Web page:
First published in the Oct. 2 print issue of the Burbank Leader.
Amy Albano, the city of Burbank’s lead attorney for the past decade and the first woman to hold that position, confirmed this week that she will retire in November.
Albano told the Leader in an interview that her last day as Burbank’s city attorney is Nov. 10. Since being hired to the role in October 2011, Albano has served as the top legal adviser to the City Council and, along with her staff, represented the municipality in court. The city has not made an announcement regarding Albano’s successor, who will be selected by the council (city attorney and city manager are the only two positions that the group appoints directly). Continue reading “City Attorney Albano to Retire in November”
The saga of the proposed development at 600 Foothill Boulevard — a three-story, mixed-use structure that would include 47 active senior housing units, 12-non-serviced hotel units, 7,600 square feet of office uses and one level of underground parking containing 107 spaces — will resume at a special meeting today at 6 p.m.
The La Cañada Flintridge Planning Commission will continue its deliberation about the controversial project from a previous virtual meeting that lasted nearly five hours. The panel closed that June 24 session with requests for its staff and the applicants, Garret Weyand and Alexandra Hack of 600 Foothill Owner LP, to follow up on issues that included parking spaces and the mitigation declaration’s traffic study.
After more than a decade of discussion and false starts, two empty sites in Burbank are showing early signs of blooming into community gardens, with a nonprofit holding a public planning meeting this morning.
The Los Angeles Community Garden Council is hosting the kickoff event from 9-11 a.m. at 3705 W. Clark Ave. There, council representatives will explain plans for cultivating that site, as well as one at 1141 N. Pass Ave., into community spaces at which residents will be able to rent plots to grow crops, flowers and other plants.
The City Council unanimously approved the municipal budget for fiscal year 2021-22 on Tuesday, projecting optimism that Burbank’s finances are beginning to recover from the pandemic.
With businesses reopening and the number of total vaccinations increasing across the county, city officials said they expect tax revenue to recover next fiscal year, which begins in July. Despite that, General Fund recurring revenues are still projected to be nearly $9 million below pre-pandemic expectations.
Following weeks of intense disagreement among City Council members, the group approved an ordinance increasing pay for Burbank grocery and drugstore workers on Tuesday.
The hazard pay ordinance, sometimes referred to as “hero pay,” directs affected stores to increase employees’ wages by $5 an hour starting June 18 and will last for 60 days unless terminated early or extended. It will affect workers of large businesses, defined as stores that have more than 10 employees and are either publicly traded or report having more than 300 employees nationwide.
Despite concerns from residents and its own members regarding the timing, the Burbank City Council unanimously voted Tuesday to move toward increasing utility rates.
The water rate is set to increase by 1.96% in October, as well as in January and April next year. The electricity rate will increase by 1.24% in October 2021 and April 2022, while the refuse rate will increase by 2% in July 2021.
Just hours after the city of Burbank padlocked Tinhorn Flats’ doors this morning, the restaurant announced it had removed the devices.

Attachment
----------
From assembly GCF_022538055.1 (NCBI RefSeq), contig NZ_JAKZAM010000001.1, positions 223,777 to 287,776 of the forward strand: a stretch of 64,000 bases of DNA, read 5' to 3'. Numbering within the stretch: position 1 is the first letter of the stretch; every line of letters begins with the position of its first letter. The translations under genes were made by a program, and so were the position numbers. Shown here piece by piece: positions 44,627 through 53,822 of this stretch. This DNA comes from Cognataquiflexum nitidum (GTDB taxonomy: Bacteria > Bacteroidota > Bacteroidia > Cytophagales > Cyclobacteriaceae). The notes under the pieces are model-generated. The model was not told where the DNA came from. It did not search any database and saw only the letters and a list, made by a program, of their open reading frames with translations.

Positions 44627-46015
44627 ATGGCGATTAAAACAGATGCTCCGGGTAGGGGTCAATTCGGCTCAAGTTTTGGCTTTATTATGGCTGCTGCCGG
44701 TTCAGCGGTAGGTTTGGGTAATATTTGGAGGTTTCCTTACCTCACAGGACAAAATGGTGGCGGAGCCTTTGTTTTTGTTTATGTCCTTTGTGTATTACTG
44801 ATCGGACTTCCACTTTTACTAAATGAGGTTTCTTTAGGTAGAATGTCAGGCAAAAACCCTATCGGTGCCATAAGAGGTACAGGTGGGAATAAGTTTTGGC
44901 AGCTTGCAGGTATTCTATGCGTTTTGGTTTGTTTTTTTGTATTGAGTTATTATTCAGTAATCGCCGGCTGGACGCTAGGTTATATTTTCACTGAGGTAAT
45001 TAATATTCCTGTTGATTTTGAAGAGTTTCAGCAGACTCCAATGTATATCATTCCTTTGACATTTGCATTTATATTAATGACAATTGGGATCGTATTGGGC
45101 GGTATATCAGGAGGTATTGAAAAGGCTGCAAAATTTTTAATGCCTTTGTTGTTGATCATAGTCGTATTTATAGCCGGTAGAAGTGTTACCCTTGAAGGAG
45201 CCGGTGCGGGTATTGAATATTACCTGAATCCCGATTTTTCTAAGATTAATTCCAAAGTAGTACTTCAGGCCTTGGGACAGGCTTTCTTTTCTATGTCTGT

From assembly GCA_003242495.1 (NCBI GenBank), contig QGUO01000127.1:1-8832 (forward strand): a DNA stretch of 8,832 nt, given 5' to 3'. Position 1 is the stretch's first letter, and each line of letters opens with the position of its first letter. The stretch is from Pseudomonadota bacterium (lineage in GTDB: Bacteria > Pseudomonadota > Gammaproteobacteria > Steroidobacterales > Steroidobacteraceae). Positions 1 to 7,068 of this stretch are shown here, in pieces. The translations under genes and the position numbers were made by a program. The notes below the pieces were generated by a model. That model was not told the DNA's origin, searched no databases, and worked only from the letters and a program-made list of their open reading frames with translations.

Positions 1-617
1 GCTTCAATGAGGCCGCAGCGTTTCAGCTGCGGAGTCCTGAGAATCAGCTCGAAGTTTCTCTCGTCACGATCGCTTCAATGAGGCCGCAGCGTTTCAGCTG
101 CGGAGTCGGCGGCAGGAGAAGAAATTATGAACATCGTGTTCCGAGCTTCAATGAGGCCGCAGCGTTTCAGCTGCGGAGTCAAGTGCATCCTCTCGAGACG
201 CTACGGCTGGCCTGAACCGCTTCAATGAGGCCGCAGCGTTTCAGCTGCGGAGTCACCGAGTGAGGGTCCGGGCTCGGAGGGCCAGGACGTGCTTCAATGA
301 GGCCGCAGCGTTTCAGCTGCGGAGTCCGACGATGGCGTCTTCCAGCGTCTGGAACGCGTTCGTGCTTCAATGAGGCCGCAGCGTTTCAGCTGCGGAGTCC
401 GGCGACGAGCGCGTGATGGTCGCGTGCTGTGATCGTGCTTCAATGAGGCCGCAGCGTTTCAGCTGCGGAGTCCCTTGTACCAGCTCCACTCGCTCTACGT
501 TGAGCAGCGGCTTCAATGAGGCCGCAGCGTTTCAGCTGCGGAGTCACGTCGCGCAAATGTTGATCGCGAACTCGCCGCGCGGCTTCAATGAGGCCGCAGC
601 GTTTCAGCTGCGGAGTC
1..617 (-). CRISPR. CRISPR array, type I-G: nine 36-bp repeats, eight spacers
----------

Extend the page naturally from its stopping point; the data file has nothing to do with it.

Baret Lepejian, the owner of Tinhorn Flats, told the Leader on Monday that he was “pretty sure” he was going to open the locks, though he acknowledged the city could push against him harder for defying a temporary restraining order.
But by around 11 a.m. today, the restaurant posted a picture on its social media page showing a metal tab that had attached the lock to the door had been broken and announced it would open as usual.
Tinhorn Flats Saloon and Grill was open on Tuesday, Feb. 23 — illegally — in light of a City Council decision the night before. But customers filed in all the same.
It wasn’t that they were unaware that the council had revoked the restaurant’s operational permit. Several mentioned it explicitly. Some seemed to see ordering a burger and beer as an act of rebellion against what they saw as government overreach: the issuance of restrictive health orders aimed to slow a pandemic that has killed more than 500,000 Americans.
As La Cañada Flintridge residents and business owners grow weary of restrictions imposed by Los Angeles County in an effort to slow the spread of COVID-19, the City Council ordered staff to investigate possible avenues that would allow local restaurants to offer outdoor dining during a virtual meeting on Tuesday. Continue reading “Homework for City: Find Ways to Make Outdoor Dining Work”
In a unanimous decision Tuesday, the City Council formally adopted a modified version of its metallic balloon ban that it first introduced for review weeks ago. Starting on Nov. 30, Glendale businesses are barred from selling the balloons — colloquially called Mylar balloons — if they are inflated with helium or any gas “lighter than air.” Further, such balloons inflated with air may only be sold when affixed to some sort of decorative structure, like a post or balloon arch; otherwise, they are to be sold uninflated. The council adopted the ban at the urging of Glendale Water and Power as well as residents frustrated with power outages and damages to electrical systems as a result of wayward Mylar balloons entangling themselves in lines or equipment. “There is a really good reason why we’re looking at this kind of a ban,” Councilwoman Paula Devine said, highlighting the importance of some residents to have medical equipment or air conditioning powered consistently.